With Adrien Rabiot unable to take his place for France in their World Cup semi vs. Morocco due to illness, AS Monaco star Youssouf Fofana stepped up admirably to replace him by putting in an accomplished shift in central midfield.
Slotting in next to Antoine Griezmann and Aurelien Tchouameni, who he excelled alongside for Monaco in the last couple of years before Tchouameni left for Real Madrid, Fofana hardly put a foot wrong throughout the 2-0 victory.
Rising to the occasion and handling the pressure manfully in what was his fifth appearance and second start at the showpiece, the 23-year-old certainly didn’t look out of place, holding his own in the middle of the pitch.
Fulfilling his roles and responsibilities smoothly on both sides of the ball, there was much to like about his efficient and effective body of work.
Seeing as France were content sitting deeper for large periods of the match and only had 39% possession, his presence was vital in keeping Morocco at bay in his designated area of operation.
Remaining concentrated and disciplined, he knew when to step out to press, drop back, shift across, cover for a teammate, track runners from midfield or get out to support Kylian Mbappe in wider areas. Awake to the danger posed by Achraf Hakimi’s underlaps and Hakim Ziyech’s nous, plus Selim Amallah’s probing when he came on, it was admirable how alert he was to these threats.
So aware of triggers and what was going on around him, if he wasn’t defending in a compact shape, the way he chimed in with some vital interventions to break up play further caught the eye. Picking his moments to pounce, the energetic, aggressive and long legged Fofana was constantly on hand to regain possession for France with his shrewdly timed challenges. Indeed, the fact he won 13 duels, made 11 ball recoveries and nipped in with three interceptions aptly illustrated his worth here.
Also quick to close down opponents immediately after France lost the ball, his counterpressing and decision making saw him help his team deal with transitions, so they weren’t exposed to too many dangerous opposition counters.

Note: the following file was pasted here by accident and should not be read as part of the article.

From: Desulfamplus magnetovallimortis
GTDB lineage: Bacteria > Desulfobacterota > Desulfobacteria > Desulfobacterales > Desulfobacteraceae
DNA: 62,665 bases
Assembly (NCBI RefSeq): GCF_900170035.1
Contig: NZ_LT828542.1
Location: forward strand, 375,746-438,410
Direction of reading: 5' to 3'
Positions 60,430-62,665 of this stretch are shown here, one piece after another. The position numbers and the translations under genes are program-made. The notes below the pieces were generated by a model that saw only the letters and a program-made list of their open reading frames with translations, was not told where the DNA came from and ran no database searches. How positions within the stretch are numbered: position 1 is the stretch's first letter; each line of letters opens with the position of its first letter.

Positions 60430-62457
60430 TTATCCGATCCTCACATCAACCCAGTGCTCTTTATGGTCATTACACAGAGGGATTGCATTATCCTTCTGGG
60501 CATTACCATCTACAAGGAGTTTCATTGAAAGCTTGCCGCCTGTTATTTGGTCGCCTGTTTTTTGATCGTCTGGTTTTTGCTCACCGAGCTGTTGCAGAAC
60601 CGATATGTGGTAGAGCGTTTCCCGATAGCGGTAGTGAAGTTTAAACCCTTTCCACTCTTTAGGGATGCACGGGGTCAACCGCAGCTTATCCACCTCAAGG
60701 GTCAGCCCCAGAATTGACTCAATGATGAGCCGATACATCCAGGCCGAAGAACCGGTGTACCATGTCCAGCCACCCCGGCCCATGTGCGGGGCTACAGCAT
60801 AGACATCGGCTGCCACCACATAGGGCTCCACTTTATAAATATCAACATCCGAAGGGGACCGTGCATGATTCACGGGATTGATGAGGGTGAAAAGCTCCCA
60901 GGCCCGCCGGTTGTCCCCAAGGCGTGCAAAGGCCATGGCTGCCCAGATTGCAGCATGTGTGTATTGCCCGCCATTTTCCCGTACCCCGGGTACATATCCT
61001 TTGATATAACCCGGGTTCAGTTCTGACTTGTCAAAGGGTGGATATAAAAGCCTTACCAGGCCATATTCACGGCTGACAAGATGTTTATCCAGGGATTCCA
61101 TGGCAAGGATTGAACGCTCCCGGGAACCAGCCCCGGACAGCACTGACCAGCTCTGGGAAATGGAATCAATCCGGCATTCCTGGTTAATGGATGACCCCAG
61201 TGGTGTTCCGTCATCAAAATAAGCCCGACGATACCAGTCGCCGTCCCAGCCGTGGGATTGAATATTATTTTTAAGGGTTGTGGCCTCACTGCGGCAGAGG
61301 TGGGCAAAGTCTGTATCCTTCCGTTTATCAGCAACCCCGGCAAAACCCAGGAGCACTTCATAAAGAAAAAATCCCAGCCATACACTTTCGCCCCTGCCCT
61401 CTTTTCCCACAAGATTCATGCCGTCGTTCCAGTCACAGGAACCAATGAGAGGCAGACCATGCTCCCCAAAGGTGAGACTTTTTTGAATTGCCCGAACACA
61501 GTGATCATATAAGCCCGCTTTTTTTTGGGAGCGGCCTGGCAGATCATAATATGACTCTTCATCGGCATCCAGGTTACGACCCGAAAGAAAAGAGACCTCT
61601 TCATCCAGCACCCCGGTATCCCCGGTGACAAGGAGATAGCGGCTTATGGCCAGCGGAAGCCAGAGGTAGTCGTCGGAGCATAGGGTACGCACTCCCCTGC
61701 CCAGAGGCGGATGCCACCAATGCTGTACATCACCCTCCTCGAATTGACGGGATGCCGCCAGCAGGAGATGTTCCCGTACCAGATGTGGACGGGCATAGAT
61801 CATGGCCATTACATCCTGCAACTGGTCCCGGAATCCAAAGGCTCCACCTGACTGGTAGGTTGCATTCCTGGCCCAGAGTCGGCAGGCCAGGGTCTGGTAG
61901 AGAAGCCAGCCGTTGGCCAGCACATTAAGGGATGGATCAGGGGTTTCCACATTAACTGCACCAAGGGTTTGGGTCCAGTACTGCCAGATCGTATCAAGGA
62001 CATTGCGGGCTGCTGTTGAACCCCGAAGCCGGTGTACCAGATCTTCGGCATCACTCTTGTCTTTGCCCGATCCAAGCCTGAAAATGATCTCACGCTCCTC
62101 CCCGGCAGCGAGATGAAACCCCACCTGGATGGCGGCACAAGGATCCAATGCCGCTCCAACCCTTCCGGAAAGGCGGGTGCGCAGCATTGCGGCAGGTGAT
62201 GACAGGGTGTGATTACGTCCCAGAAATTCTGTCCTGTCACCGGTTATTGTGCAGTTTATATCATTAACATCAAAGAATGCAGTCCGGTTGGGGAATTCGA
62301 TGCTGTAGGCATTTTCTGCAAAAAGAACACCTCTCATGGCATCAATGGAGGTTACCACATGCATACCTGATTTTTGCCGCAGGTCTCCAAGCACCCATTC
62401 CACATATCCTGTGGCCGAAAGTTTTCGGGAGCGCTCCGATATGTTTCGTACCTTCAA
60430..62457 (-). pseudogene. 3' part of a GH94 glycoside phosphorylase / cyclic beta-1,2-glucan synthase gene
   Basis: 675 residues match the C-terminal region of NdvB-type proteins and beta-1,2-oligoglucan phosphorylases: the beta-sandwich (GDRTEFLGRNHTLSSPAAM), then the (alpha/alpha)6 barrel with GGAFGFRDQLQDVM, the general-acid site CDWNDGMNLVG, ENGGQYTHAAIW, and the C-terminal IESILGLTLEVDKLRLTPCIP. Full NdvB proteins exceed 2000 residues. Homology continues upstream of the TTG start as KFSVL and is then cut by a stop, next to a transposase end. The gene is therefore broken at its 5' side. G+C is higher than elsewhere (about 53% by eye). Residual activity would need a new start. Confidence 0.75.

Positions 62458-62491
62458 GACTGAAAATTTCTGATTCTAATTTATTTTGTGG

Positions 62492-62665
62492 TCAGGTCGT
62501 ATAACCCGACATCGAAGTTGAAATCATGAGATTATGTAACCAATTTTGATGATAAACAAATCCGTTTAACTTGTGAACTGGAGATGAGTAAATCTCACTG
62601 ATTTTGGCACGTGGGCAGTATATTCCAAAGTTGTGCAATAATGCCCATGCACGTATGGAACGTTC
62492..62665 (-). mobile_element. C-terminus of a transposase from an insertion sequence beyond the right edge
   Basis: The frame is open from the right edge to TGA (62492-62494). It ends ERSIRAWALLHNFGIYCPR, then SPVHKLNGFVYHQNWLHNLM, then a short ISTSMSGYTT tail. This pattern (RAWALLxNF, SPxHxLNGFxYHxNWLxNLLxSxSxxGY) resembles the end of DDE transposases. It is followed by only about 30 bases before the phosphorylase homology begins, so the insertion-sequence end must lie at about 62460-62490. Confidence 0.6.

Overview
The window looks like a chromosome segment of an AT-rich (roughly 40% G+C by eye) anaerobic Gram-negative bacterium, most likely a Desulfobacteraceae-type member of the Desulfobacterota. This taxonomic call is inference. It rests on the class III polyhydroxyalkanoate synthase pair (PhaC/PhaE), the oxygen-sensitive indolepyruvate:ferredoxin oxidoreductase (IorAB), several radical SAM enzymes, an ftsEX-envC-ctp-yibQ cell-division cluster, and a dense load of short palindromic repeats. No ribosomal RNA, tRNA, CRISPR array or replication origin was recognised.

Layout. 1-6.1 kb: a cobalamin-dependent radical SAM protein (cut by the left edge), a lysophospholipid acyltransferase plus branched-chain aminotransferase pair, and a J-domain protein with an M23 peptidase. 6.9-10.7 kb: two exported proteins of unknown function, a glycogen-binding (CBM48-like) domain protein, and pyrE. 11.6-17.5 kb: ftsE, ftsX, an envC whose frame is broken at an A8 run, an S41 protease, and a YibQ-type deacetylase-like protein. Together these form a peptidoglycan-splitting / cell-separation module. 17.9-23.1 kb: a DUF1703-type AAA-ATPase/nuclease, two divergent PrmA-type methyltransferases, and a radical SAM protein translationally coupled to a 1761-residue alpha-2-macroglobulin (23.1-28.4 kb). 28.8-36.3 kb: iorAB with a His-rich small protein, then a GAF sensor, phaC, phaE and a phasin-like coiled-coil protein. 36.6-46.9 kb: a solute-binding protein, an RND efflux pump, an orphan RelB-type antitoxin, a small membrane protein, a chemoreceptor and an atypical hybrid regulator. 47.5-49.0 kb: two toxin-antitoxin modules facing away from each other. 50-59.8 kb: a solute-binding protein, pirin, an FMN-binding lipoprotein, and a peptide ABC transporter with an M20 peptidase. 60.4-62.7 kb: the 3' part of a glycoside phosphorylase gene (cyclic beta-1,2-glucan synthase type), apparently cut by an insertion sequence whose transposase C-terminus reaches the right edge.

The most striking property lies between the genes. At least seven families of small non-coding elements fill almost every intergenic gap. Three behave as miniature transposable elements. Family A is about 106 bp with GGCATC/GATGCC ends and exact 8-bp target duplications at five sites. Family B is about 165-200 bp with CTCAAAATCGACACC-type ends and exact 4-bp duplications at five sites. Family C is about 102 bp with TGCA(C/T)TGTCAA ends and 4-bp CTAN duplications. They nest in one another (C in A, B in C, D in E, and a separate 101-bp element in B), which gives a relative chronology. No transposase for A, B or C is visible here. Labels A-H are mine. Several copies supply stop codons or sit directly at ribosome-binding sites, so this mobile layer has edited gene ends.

Attentive, imposing, excellent in his judgement and a real ball winning machine, there was no doubting what a key man he was on the defensive end – just like he is for Monaco.
Meanwhile, in terms of his attacking output, Fofana did many things well here as well. Getting the fundamentals spot on and knowing the onus wasn’t on him to be a creative force, he performed his duties coherently.
Passing the ball crisply, Fofana was proficient at getting the ball into France’s lethal attackers and recycling possession if the progressive option wasn’t on. While he predominantly kept things simple, there were, however, a couple of instances where he struck some measured line breaking passes to colleagues between the lines and slid some handy through balls in behind and down the channels.
Much upside could also be extracted from how he embarked on some of his trademark dribbles to gain territory and draw out defenders. One moment that especially stood out was his marauding 79th minute surge, where he used his strength and power to burst upfield before finding Mbappe, with this serving as the catalyst for France’s second goal.
The former Strasbourg maestro’s movement also warranted mention, for he shrewdly mixed things up to keep his markers guessing. Whether pushing up between the lines of Morocco’s midfield and defence, dropping deeper to form a temporary back three, interchanging with Tchouameni to operate at the base of midfield or pulling wider, his positional awareness, understanding of his role and relationships with his colleagues ensured he was tough to keep tabs on.
Following his quality effort, Fofana’s certainly given Les Bleus manager Didier Deschamps plenty to ponder ahead of the final, for the hard running, defensively resolute Fofana’s display has undoubtedly put him in contention to start the final.
Bringing structural security, balance, tactical acumen and energy, it’ll be intriguing to see what Deschamps does, for Rabiot brings more offensively, but Fofana’s the better fit defensively and works better within the collective.
Showing he belongs at the level and is now comfortable in the international arena, his recent comments underlined this precisely, with the man who only won his first cap back in September clearly feeling ready for battle whenever he’s called upon.
“As a newcomer [to the squad], we come to discover this great competition. Whether you are 23 or 30, the first World Cup is always important. As a competitor, I will do everything to earn my place in the 11, like the 26, but always with respect for my teammates,” he insisted.
“As I said, it’s on the field that speaks. The coach validated me. After the first game [debut against Austria], everyone validated me too! I no longer have time to tell myself whether I am happy or proud. The competition starts in two days. Two major players are absent [Pogba and Kante], but they also started in the France team one day. There is a beginning for everything.”
Taking full advantage of his opportunity to put his best foot forward to start the biggest game in football, Fofana’s solid semi final showing might just have given him the edge over Rabiot to get the nod for France’s epic showdown with Argentina come Sunday.